The Bottle Fly
The bottle fly is one of the most common flies around the world. They do not bite, but their irritable buzzing can create a nuisance for people. These metallic blue or green flies are also known as bluebottle flies and green bottle flies. These scavengers often infest households in large numbers and can spread diseases as well. There are more than 1000 species of bottle flies known by scientists and biologists at the moment. Bottle flies are also known as blowflies.
HOW TO IDENTIFY BOTTLE FLIES
A bottle fly is usually striking because of its bluish or greenish sheen and the annoying buzzing sound it makes. However, you can look for the following physical characteristics to confirm that it indeed is a bottle fly.
- Green or blue metallic body
- Slightly larger than house flies
- Body size is from 6mm to 4mm
- Six Legs
- Body is covered with tiny hairs
- Large red compound eyes
- Maggots look like grains of white rice
- Blunt sponge-like mouth parts in adults
Appearance, Behavior, and Flies
Bottle flies belong to the family Calliphoridae and are larger than common house flies. They are attracted to rotting and decayed organic matter, mostly meat. Bottle flies are the first insects that settle on a dead body. These flies also lay eggs (that become maggots) into live wounds of animals and humans. Bottle flies also sometimes feed on flowers and plants.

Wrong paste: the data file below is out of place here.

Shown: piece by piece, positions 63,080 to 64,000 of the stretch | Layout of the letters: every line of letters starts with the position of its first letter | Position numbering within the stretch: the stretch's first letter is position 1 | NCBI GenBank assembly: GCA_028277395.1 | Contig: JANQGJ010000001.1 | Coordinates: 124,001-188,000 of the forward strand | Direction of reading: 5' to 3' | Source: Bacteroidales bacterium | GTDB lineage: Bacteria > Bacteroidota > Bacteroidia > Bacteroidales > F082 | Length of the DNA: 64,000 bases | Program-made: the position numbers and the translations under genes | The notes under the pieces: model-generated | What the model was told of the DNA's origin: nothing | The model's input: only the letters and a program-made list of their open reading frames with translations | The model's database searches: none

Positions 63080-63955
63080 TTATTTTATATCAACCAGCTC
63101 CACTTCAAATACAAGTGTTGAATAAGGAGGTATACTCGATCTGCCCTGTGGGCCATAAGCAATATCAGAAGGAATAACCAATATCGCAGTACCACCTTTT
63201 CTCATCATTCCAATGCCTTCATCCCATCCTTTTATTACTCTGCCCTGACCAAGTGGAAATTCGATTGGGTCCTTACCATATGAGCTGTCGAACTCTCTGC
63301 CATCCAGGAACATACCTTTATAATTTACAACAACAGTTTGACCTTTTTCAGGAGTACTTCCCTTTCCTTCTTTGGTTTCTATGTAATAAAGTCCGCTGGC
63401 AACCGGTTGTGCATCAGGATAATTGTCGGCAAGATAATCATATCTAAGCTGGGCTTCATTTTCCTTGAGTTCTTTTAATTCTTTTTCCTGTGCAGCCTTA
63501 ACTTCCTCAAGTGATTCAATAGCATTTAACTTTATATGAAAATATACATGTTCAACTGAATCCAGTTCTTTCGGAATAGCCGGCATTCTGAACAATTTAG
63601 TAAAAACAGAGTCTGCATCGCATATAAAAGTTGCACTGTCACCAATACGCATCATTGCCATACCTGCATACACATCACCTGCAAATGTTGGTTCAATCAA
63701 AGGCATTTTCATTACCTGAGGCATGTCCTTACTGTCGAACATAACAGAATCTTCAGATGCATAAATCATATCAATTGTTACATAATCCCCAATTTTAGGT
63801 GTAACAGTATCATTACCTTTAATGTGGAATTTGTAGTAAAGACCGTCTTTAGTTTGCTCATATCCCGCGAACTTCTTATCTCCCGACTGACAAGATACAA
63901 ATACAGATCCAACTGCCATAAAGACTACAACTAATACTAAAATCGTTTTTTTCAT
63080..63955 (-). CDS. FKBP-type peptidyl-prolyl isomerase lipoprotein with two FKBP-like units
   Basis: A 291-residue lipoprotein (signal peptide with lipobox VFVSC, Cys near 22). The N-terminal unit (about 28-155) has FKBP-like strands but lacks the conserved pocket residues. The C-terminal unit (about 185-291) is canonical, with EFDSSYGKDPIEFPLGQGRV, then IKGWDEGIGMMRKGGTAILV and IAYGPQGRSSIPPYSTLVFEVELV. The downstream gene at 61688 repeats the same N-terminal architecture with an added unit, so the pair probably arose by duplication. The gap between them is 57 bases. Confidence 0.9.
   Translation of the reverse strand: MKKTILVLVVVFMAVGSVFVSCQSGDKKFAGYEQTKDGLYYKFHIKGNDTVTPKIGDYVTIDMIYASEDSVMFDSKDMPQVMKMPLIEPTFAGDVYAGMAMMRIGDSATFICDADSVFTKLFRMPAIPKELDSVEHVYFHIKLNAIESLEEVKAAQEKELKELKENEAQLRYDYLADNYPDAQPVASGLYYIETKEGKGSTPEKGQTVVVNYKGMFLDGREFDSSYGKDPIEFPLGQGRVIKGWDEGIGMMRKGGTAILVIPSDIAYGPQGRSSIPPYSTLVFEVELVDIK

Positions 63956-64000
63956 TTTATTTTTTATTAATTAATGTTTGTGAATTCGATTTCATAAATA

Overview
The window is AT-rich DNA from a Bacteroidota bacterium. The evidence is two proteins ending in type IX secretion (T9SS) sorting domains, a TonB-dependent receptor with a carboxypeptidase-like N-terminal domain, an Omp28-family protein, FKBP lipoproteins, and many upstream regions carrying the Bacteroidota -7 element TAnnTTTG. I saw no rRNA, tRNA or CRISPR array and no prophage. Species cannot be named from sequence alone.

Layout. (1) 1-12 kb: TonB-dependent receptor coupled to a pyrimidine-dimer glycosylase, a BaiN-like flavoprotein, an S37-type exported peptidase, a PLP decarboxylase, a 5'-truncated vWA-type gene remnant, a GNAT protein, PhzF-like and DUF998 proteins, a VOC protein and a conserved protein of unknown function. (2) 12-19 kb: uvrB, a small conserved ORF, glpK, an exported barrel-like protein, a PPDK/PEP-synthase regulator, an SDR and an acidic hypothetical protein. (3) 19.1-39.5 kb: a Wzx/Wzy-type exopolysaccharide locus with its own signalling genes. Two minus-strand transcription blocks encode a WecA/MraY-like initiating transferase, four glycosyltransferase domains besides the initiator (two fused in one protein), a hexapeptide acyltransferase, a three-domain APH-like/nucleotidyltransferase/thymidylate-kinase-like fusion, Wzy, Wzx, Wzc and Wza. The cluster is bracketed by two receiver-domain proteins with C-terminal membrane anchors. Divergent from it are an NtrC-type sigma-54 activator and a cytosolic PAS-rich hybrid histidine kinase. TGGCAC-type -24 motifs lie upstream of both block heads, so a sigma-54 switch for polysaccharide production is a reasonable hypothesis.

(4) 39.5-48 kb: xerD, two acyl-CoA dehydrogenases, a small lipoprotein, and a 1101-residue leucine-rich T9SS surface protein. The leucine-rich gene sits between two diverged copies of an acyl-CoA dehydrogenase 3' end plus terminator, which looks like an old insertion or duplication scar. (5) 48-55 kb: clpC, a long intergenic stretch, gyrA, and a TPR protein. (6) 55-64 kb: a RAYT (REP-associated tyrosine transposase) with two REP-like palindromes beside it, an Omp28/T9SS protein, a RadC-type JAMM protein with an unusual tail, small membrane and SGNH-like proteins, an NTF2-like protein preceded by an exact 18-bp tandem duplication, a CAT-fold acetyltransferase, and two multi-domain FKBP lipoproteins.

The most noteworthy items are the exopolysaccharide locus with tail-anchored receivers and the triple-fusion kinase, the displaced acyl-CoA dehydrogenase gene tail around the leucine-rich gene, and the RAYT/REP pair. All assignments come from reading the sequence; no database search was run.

Bottle flies require meat (as it contains particular proteins) to lay eggs. They are also attracted to garbage and decomposing food. These poikilothermic pests breed usually in the summer but can withstand all climates and conditions.
To know whether or not you have a bottle fly infestation in your house, count for how many flies you see. Bottle flies often travel in groups. The more the number of flies, the higher the chance there is of an infestation. Look out for their maggots as well. Check areas that are moist or filthy – if there are bottle flies in your house, they will flock there.